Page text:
If you’re considering investing in a Delaware Statutory Trust, or DST, it’s important to evaluate risk the same way you would for any investment. At Realized, a critical component of our due diligence process is risk assessment. Risks can include general market conditions, the precise location of the property, and an array of other factors.
Let’s take a look at some of the risks we evaluate when performing due diligence on a Delaware Statutory Trust.
The three key indicators we evaluate when considering market risks are as follows:
Acquisition price plays a significant role in determining the expected appreciation for a given project. If a Sponsor paid above-market value for a property, it may limit profitability on the backend, especially if sold in a down market.
Pricing is of particular concern right now since we’re still seeing a lot of real estate markets with limited supply. Limited supply leads to inflated prices and the potential risk of overpaying for an investment.
The second risk we consider is whether or not a property provides a hedge against inflation. More often than not, this is a risk to net-lease projects with rental escalations that lag behind the pace of inflation. If landlords aren’t raising rents in accordance with rising costs or other market triggers, then an investor could be vulnerable to losses. One hedge against this risk is targeting projects with rent bumps that are tied to the Consumer Price Index or using net lease as part of a greater portfolio construction.
3) Debt market conditions
Debt market conditions can have a significant effect on supply, projected distribution, and exit. With recent rapid fluctuations in the debt market, we’ve found it critical to dig into the terms of debt on leveraged offerings. If interest rates continue to rise, that will increase the cost of debt, meaning, as an investor, you’ll want to pay a lower price for assets.
When we look at geographic risk for DST offerings, we drill into two main areas: metro risk and submarket risk. Metro risk means comparing one metro area to another. Submarket risk refers to evaluating different neighborhoods in a metropolitan area.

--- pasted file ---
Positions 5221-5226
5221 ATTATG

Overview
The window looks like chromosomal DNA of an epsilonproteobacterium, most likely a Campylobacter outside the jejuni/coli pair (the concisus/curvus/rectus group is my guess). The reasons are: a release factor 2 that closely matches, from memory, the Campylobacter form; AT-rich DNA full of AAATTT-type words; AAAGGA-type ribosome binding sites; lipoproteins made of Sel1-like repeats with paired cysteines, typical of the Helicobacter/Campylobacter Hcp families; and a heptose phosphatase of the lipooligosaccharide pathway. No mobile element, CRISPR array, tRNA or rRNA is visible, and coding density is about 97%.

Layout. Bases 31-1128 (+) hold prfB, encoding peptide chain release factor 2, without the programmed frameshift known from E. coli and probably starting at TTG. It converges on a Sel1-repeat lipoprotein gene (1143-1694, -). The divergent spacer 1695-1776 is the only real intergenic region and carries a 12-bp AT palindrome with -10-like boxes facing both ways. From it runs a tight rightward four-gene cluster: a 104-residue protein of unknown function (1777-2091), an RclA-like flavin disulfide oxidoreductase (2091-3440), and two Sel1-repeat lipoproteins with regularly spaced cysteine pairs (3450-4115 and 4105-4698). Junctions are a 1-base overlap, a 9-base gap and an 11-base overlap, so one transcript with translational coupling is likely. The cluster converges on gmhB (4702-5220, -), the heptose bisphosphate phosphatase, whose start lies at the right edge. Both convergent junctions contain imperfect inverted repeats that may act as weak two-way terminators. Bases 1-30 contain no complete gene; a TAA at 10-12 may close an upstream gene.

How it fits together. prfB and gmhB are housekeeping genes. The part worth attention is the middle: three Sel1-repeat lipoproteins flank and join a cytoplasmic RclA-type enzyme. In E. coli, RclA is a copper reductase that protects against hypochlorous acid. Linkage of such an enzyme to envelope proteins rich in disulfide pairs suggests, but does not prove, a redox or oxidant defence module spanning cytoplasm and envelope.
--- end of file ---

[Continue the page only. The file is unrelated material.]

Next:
- Metro risk means evaluating demand and employment drivers for a given area since those factors are what typically determine long-term prospects for a project. For example, we’ve seen large population and income growth in Charlotte, North Carolina, which bodes well for apartment deals in that metro area.
- Submarket risk, or neighborhood-specific risk, involves consideration of supply and demand dynamics to determine how many units we expect to be delivered and what percentage of those will be occupied or absorbed. We also look at demographic trends such as median household income.
Realized’s due diligence analysis generally involves two types of properties: multifamily and triple-net (NNN). Multifamily includes typical apartment complexes ranging from high-rise to garden-style, while triple-net offerings refer to commercial properties like retail, office, or industrial spaces where the tenant pays the taxes, insurance, and maintenance costs of the building as well as, potentially, roof and structural repairs.
In evaluating multi-family offerings, we ask the following questions:
- What is the average tenant household income, and what is the income-to-rent ratio?
- In what industries do residents work?
- What are the local employment drivers?
When assessing profitability for triple-net offerings, we assess the following:
- How are the tenants’ financials?
- Do the tenants have investment-grade credit?
- What are the property’s historical sales?
- What is the lease structure and remaining term?
- Are the leases guaranteed? If so, by whom?
Before you invest in a DST, make sure you have thoroughly evaluated the risk or are working with a company that has a solid understanding of 1031 exchanges and experience in performing due diligence on potential offerings.